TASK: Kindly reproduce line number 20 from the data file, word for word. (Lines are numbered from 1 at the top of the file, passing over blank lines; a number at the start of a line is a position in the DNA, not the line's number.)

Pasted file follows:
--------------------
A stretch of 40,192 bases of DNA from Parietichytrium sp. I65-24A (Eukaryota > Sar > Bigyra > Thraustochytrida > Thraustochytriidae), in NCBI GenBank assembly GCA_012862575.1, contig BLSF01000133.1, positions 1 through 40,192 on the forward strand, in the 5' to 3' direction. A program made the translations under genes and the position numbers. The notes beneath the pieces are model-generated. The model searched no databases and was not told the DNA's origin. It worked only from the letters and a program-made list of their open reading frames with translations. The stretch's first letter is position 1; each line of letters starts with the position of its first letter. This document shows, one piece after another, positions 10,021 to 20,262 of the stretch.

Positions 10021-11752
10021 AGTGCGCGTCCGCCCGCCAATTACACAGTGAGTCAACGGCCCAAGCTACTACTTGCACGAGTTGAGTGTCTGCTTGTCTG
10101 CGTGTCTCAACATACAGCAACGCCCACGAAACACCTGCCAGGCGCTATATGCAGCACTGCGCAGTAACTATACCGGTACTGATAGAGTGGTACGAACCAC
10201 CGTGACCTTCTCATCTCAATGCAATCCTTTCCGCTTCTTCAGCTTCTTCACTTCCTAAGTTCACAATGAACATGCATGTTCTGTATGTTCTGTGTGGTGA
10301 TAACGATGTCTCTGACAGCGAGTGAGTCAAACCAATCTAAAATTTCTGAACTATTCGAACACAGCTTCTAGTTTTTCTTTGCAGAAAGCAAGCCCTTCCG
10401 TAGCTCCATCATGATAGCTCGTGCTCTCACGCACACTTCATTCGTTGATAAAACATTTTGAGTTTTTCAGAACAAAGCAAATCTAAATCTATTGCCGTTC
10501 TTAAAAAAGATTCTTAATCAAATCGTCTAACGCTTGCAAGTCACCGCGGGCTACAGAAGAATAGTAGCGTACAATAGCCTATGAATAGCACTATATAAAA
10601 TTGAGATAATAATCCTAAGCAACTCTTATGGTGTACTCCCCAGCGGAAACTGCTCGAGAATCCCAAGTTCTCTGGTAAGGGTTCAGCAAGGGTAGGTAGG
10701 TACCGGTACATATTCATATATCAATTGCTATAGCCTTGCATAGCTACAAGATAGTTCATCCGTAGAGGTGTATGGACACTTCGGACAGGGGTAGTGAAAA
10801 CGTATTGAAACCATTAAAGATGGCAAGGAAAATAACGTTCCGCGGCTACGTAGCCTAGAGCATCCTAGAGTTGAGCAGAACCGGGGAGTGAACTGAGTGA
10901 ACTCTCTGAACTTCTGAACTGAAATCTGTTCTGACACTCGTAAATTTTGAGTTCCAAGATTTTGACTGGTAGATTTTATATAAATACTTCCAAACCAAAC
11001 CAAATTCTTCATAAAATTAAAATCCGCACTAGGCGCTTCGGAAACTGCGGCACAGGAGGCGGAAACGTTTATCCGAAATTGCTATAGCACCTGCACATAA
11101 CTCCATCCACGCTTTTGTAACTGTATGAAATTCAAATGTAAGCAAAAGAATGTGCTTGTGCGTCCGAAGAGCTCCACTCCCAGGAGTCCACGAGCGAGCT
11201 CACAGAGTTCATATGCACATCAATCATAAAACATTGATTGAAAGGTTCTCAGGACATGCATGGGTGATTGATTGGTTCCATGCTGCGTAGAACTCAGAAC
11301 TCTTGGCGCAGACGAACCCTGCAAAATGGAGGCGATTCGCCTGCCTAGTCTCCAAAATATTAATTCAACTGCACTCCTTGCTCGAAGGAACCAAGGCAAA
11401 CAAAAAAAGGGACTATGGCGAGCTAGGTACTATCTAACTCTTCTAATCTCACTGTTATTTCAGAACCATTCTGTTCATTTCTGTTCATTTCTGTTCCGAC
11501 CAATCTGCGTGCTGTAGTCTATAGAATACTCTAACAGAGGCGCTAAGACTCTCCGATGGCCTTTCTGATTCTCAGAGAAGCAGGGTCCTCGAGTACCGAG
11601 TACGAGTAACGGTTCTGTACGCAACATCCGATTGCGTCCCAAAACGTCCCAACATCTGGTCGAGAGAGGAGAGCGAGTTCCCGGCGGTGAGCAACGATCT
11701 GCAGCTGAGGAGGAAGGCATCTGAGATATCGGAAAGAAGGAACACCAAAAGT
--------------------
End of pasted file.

11701 GCAGCTGAGGAGGAAGGCATCTGAGATATCGGAAAGAAGGAACACCAAAAGT